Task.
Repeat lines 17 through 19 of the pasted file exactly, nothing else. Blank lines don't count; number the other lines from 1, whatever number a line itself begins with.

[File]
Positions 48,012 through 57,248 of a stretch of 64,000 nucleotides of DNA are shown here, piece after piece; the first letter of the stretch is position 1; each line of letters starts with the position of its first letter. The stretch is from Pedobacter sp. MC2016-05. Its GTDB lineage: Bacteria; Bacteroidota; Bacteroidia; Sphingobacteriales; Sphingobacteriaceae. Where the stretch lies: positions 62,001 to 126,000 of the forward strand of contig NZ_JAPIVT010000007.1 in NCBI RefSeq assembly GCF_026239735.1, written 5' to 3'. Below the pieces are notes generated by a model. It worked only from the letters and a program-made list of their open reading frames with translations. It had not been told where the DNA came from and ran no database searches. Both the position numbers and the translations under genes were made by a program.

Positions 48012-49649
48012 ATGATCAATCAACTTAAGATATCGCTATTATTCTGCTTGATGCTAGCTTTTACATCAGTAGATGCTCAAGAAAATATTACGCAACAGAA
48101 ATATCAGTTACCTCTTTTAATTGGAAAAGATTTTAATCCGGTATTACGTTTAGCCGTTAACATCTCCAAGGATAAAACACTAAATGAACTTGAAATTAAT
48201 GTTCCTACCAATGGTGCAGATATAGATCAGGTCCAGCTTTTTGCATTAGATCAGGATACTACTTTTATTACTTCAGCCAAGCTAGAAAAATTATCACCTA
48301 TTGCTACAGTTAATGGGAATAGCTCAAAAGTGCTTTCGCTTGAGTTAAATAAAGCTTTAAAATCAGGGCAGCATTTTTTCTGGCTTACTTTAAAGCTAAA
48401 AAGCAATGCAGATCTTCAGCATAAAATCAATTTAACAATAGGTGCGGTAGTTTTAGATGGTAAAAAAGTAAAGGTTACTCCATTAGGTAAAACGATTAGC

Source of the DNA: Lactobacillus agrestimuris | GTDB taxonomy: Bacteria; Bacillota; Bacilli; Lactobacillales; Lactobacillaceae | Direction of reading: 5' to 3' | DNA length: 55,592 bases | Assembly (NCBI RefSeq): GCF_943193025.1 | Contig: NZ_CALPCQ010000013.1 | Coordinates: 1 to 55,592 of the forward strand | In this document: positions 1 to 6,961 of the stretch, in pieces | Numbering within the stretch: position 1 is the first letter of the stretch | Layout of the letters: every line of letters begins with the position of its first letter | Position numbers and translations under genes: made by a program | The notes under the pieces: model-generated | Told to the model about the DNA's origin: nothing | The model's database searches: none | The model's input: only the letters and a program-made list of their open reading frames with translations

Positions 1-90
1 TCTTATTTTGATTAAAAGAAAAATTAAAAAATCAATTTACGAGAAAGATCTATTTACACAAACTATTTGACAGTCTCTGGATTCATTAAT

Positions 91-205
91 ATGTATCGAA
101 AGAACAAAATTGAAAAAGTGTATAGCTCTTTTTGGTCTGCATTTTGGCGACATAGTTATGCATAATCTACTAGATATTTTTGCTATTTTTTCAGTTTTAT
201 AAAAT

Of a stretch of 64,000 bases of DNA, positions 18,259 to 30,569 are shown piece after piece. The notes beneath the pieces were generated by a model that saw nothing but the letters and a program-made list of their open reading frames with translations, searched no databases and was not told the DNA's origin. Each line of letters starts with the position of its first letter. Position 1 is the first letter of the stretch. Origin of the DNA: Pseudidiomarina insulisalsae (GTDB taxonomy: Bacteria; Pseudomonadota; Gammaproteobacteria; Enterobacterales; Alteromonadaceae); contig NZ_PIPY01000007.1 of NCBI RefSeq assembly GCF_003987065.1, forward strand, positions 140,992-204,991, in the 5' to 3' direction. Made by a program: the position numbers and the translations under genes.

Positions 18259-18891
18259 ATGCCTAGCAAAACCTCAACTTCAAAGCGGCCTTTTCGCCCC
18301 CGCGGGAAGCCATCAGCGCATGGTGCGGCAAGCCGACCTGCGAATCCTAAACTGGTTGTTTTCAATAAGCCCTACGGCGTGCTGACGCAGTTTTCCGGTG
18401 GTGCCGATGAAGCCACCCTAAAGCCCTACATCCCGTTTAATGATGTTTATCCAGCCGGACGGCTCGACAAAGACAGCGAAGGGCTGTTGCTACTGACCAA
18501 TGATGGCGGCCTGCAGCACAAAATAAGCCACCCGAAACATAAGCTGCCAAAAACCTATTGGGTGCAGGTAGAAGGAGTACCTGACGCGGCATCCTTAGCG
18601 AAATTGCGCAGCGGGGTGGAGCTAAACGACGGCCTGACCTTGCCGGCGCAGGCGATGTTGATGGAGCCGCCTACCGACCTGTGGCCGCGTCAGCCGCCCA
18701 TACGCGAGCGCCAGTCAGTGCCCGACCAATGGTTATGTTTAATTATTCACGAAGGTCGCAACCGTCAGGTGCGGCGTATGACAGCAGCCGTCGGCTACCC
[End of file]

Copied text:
18259 ATGCCTAGCAAAACCTCAACTTCAAAGCGGCCTTTTCGCCCC
18301 CGCGGGAAGCCATCAGCGCATGGTGCGGCAAGCCGACCTGCGAATCCTAAACTGGTTGTTTTCAATAAGCCCTACGGCGTGCTGACGCAGTTTTCCGGTG
18401 GTGCCGATGAAGCCACCCTAAAGCCCTACATCCCGTTTAATGATGTTTATCCAGCCGGACGGCTCGACAAAGACAGCGAAGGGCTGTTGCTACTGACCAA